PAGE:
politics

South Korea pushes back at Japan in forced World War II labor row

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By Joyce Lee

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Vienna Convention on the Law of Treaties

INTERPRETATION OF TREATIES

Article 31 

General rule of interpretation

The context for the purpose of the interpretation of a treaty shall comprise, in addition to the text, including its preamble and annexes:

(a) any agreement relating to the treaty which was made between all the parties in connexion with the conclusion of the treaty; (b) any instrument which was made by one or more parties in connexion with the conclusion of the treaty and accepted by the other parties as an instrument related to the treaty.

There shall be taken into account, together with the context:

(a) any subsequent agreement between the parties regarding the interpretation of the treaty or the application of its provisions; (b) any subsequent practice in the application of the treaty which establishes the agreement of the parties regarding its interpretation; (c) any relevant rules of international law applicable in the relations between the parties.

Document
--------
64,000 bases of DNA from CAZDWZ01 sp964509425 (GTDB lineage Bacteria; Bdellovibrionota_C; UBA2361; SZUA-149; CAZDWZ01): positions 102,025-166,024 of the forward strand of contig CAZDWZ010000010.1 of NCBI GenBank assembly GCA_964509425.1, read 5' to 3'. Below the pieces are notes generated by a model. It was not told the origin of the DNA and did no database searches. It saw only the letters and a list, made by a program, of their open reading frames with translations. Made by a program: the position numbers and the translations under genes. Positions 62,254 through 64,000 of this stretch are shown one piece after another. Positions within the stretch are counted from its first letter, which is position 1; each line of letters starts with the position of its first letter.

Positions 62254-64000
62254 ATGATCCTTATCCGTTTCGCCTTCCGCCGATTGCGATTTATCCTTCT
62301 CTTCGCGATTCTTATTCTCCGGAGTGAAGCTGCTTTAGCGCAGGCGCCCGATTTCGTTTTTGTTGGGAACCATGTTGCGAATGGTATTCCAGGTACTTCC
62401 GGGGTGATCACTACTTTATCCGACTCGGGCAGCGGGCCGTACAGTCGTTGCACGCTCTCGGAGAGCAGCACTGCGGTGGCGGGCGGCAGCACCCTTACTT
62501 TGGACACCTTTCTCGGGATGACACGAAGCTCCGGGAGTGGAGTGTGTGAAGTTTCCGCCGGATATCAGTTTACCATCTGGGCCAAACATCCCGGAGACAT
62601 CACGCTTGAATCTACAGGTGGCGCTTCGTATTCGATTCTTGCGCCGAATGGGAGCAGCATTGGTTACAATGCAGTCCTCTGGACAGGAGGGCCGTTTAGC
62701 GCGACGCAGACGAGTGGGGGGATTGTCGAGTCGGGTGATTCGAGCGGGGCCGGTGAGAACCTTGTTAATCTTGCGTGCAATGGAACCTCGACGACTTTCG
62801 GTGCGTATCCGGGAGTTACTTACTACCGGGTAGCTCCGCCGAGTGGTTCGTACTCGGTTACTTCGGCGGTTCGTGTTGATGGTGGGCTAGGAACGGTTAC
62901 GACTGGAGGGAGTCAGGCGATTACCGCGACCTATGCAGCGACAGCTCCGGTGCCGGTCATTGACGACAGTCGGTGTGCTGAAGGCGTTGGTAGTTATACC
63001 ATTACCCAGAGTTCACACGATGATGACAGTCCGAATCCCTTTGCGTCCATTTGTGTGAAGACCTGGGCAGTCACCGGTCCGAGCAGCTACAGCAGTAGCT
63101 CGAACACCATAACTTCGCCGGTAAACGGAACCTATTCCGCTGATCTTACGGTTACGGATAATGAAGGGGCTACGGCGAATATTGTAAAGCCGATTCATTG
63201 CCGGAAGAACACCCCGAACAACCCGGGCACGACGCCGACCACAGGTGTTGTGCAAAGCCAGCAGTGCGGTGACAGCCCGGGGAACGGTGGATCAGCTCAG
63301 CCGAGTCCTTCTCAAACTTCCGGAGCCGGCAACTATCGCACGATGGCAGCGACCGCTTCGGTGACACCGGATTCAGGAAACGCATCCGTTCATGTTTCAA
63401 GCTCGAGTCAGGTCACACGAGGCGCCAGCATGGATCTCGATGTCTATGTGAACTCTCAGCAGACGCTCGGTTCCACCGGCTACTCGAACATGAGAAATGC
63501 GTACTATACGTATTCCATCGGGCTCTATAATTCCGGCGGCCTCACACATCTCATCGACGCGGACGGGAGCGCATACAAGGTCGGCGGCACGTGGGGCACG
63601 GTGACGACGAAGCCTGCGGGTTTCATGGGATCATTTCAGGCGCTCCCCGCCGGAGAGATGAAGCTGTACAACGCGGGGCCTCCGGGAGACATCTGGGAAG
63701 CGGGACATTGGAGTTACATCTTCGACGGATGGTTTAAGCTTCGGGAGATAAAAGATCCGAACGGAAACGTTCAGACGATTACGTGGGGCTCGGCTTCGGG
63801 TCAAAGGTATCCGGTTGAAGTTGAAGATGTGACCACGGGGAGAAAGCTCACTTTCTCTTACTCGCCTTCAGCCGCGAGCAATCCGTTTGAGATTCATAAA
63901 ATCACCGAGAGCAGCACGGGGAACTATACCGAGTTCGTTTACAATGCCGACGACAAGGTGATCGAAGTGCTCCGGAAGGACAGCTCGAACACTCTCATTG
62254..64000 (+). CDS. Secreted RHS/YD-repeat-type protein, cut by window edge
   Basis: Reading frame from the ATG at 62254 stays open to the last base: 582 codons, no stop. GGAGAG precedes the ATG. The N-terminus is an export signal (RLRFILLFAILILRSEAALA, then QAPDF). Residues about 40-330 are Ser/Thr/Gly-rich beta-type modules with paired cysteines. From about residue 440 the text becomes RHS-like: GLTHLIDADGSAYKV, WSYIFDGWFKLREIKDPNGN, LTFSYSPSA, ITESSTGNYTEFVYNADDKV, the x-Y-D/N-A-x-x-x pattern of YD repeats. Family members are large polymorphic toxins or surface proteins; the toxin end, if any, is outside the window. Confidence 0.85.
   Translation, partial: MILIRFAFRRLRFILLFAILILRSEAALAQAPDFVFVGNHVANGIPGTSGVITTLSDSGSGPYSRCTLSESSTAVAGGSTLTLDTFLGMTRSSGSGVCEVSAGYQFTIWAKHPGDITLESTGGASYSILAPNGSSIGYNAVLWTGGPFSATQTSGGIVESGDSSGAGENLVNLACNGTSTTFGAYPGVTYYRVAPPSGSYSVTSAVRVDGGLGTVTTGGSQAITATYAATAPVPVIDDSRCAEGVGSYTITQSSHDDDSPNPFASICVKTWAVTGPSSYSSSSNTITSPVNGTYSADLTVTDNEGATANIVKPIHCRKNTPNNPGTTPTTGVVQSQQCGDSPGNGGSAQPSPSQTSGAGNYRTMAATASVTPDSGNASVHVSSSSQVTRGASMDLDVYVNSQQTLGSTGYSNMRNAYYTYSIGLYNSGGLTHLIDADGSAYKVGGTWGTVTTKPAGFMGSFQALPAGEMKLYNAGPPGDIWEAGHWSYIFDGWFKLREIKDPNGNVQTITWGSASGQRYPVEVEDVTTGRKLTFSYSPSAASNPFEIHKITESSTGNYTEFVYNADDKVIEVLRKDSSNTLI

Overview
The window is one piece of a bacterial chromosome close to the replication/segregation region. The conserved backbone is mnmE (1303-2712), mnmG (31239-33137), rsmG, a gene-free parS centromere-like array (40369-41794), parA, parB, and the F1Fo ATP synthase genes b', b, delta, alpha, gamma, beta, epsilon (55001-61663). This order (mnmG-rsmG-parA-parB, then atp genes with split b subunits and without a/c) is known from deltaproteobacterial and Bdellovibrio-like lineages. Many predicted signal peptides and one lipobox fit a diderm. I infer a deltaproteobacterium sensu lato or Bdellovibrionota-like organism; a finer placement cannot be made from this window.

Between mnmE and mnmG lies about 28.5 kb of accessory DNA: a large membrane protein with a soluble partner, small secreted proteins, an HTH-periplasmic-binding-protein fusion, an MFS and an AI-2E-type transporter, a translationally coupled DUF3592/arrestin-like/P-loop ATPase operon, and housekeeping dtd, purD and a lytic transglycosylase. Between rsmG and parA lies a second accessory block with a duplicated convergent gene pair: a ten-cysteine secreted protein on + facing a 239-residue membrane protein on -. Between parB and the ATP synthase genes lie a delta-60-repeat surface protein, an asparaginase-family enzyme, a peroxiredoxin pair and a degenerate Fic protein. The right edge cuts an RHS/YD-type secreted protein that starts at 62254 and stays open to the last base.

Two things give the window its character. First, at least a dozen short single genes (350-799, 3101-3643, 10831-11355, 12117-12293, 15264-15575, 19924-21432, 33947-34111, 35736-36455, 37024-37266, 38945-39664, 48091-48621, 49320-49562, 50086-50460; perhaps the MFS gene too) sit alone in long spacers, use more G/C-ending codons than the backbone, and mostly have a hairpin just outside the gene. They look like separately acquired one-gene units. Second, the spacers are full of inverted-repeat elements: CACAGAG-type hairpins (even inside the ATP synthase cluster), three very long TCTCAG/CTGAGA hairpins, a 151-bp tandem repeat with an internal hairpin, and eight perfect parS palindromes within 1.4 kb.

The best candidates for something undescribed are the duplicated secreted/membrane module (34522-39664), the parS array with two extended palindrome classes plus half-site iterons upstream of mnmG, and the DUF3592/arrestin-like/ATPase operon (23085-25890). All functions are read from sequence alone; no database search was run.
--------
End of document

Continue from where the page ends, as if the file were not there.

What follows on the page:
5 ( +5 / -0 )

 this is economic aid NOT compensation for the victims.

Because there were no victims but Koreans demanded the money.

4 ( +5 / -1 )

@Furan

You just admitted that there wasn't any victim compensation, and then you contradicted yourself by saying that they have already been compensated for.

I have explained to you that the offer Japan made to give money to individuals was not a victim compensation, it was for war damages. Your whole argument is based on false premise. I have explained to you about 5 times already that the money Japan gave to Korea was for economic cooperation and aid, NOT victim compensation. They offered to give the money to individuals instead of the government, SK refused, because the govt. would have better redistribute the money. Again, this is economic aid NOT compensation for the victims. You have not yet addressed this basic fact which renders your whole argument invalid.

-5 ( +0 / -5 )

@IloveCoffee

Nice that you ignore the fact that Korea outright declined such compensations for victims in the first place.

There's a reason there wasn't any victim compensation:

It wasn't part of the agreement as Japan's efforts to provide individual compensations were dismissed by the Korean government. Despite Korea declaring this as a domestic problem at the time, they haven't paid their citizens jack. It's well documented in post-war literature how they have betrayed their citizens. But that's not something which Japan should account for.